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Police: Angela Chao Intoxicated at Time of Fatal Accident; White House: 10 Percent of U.S. Jobs at Risk of AI Disruption; Escaped Inmate and Accomplice on the Run After Hospital Ambush. Aired 3:30-4p ET

Aired March 21, 2024 - 15:30   ET



We're learning new details about the tragic fatal car crash involving Senate Minority Leader Mitch McConnell's sister-in-law Angela Chao. A new toxicology report says that Chao was drunk when she mistakenly backed her car into a pond on the family's ranch in Texas.

CNN's Gabe Cohen joins us now with the latest. Gabe, what more are we learning about this incident?

GABE COHEN, CNN CORRESPONDENT: So, Boris, Angela Chao was the CEO of a major shipping company, as well as the sister of Elaine Chao, transportation secretary under the Trump administration, who's married to Senate Minority Leader Mitch McConnell. She died the night of February 10th, but CNN has just obtained this long sheriff's office report that offers a really harrowing and tragic account of how this all unfolded.

It says Angela Chao had gathered for the weekend with a group of old friends. They were having dinner and drinks at her family ranch outside Austin. And as the night was winding down, a camera on the property caught her walking unsteadily toward her car with a phone in her hand.

She then starts to drive the car. She gets in, starts to drive, according to the report, and very quickly reverses and goes over the top of a wall and into a lake on the property. And the scene described after that was frantic.


She called her friend for help as water was filling the car. They were on the phone for eight minutes, according to this report. And during that time, Chao said her goodbyes over the phone as her friends were desperately trying to help her.

One of them grabbed a kayak and paddled out to her. Another swam out and climbed on top of the car but they just could not reach her. And ultimately, first responders pulled Chow's body from the car 21 minutes later.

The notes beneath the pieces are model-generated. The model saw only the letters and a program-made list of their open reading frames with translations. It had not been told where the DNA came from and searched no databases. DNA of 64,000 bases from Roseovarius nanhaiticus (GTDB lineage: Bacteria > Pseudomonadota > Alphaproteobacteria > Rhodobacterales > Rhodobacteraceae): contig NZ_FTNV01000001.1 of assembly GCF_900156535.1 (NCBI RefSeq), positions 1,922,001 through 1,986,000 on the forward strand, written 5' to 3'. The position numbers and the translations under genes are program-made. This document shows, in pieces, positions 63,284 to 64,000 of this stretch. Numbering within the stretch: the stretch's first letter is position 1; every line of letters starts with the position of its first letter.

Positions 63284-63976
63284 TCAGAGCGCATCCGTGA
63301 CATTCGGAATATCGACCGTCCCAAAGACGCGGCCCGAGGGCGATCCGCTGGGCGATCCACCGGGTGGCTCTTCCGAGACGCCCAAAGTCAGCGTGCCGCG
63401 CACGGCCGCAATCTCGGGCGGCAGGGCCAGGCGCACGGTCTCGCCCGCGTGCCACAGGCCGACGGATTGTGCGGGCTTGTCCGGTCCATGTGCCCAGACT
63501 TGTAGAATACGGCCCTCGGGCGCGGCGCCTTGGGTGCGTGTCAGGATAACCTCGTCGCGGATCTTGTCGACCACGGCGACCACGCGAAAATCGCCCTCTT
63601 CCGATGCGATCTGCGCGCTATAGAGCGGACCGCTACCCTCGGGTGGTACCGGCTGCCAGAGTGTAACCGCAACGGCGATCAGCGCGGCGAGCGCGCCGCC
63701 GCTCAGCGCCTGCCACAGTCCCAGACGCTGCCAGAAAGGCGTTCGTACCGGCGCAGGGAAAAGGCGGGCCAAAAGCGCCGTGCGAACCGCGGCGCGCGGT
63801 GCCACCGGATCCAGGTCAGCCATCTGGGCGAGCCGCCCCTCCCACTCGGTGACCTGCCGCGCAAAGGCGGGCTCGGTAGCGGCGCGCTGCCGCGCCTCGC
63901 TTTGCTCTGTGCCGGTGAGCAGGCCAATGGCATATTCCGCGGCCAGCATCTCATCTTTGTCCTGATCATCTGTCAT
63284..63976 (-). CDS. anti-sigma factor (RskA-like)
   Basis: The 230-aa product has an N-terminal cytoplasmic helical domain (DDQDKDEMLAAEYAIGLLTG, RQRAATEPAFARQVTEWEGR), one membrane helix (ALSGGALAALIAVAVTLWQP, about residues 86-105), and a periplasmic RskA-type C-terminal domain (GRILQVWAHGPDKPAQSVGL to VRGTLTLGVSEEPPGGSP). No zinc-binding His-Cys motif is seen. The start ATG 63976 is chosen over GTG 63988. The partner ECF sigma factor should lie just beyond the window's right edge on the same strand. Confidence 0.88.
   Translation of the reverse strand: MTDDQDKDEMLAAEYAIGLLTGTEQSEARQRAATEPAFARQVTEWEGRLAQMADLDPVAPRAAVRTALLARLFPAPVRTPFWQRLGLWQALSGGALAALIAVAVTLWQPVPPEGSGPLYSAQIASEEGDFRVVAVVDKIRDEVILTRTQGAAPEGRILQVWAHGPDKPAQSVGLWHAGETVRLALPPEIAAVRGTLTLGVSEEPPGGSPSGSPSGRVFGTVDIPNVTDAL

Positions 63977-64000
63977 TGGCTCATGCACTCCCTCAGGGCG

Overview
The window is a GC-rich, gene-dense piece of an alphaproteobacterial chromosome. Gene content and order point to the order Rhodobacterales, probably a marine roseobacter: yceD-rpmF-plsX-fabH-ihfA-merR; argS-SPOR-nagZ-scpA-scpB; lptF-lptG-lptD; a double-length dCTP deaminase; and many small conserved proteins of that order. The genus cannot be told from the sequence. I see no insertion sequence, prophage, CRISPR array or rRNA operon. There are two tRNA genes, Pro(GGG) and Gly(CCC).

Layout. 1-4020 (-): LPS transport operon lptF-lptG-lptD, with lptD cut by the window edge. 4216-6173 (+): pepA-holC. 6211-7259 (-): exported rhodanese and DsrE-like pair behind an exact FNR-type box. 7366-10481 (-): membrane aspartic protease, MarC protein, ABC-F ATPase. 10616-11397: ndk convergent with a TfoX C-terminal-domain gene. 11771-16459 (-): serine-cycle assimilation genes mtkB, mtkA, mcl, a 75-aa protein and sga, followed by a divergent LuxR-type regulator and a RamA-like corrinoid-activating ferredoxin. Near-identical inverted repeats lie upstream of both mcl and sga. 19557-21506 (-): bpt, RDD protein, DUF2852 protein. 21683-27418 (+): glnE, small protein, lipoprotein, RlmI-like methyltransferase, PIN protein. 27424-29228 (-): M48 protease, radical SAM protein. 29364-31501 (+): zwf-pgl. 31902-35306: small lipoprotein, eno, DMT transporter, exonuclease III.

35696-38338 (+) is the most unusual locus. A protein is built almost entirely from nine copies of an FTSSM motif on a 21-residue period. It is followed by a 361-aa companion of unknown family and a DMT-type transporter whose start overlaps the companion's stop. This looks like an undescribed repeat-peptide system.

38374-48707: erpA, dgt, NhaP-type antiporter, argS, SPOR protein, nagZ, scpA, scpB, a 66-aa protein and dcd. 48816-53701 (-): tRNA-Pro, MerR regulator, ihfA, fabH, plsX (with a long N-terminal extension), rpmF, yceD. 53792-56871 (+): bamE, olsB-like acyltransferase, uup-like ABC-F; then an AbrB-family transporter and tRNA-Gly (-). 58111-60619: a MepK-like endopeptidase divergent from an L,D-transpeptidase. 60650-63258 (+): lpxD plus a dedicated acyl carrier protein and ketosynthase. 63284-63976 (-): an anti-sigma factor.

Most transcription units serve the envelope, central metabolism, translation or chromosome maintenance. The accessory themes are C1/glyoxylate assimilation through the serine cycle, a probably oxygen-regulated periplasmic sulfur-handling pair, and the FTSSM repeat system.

Chow was intoxicated, according to the report, nearly three times the legal limit. The sheriff's office calling all of this just an unfortunate accident. And Boris, obviously, this horrible tragedy has impacted Mitch McConnell's life and his family.

He noted his sister-in-law's death when he announced his plans to step down from his leadership role last month.

He said at the time, quote: As some of you may know, this has been a particularly difficult time for my family. We tragically lost Elaine's younger sister, Angela, just a few weeks ago. And when you lose a loved one, particularly at a young age, there's a certain introspection that accompanies the grieving process. Perhaps it's God's way of reminding you of your own life's journey to reprioritize the impact of the world that we will all inevitably leave behind.

So, Boris, clearly and understandably, this has been very difficult, very tough for McConnell and for his family, especially as these new details are coming out.

SANCHEZ: Gabe Cohen, thanks so much for those details.

Still ahead, is artificial intelligence coming for your job? A brand new White House report reveals who is most at risk.


ERICA HILL, CNN HOST: A troubling warning from the White House about AI's potential impact on the U.S. workforce, noting about 10 percent of employees are in jobs that face the greatest risk of being disrupted by this rapidly evolving technology.

CNN's Matt Egan joining us now with more. So Matt, which jobs specifically are most at risk here and why?

MATT EGAN, CNN REPORTER: Well, Erica, I don't know how much you've played around with some of these AI chatbots, but they can already do pretty incredible things, right? Things that we thought only humans could do. They can generate artwork and craft song lyrics. They can even write news articles like the one I wrote on this very topic.

So it's awe-inspiring, but from the perspective of an employee, it's also kind of scary. So this report shows that White House officials, they are thinking deeply about what AI means for the workforce. And for good reason because like all technologies, AI is going to help some workers and it's going to hurt some others.

And what they found is that 20 percent of U.S. workers are in jobs right now that have high exposure to AI. These are the ones who are going to have the biggest impact, either positive or negative. Now, to drill down further about who's really vulnerable though, they look to see how complex those tasks are.

With the thinking that the more complex the job is, the harder it is for a robot to replace a human. And they found that 10 percent of U.S. workers are in jobs that have both high AI exposure and low complexity. So these are the ones really most at risk here.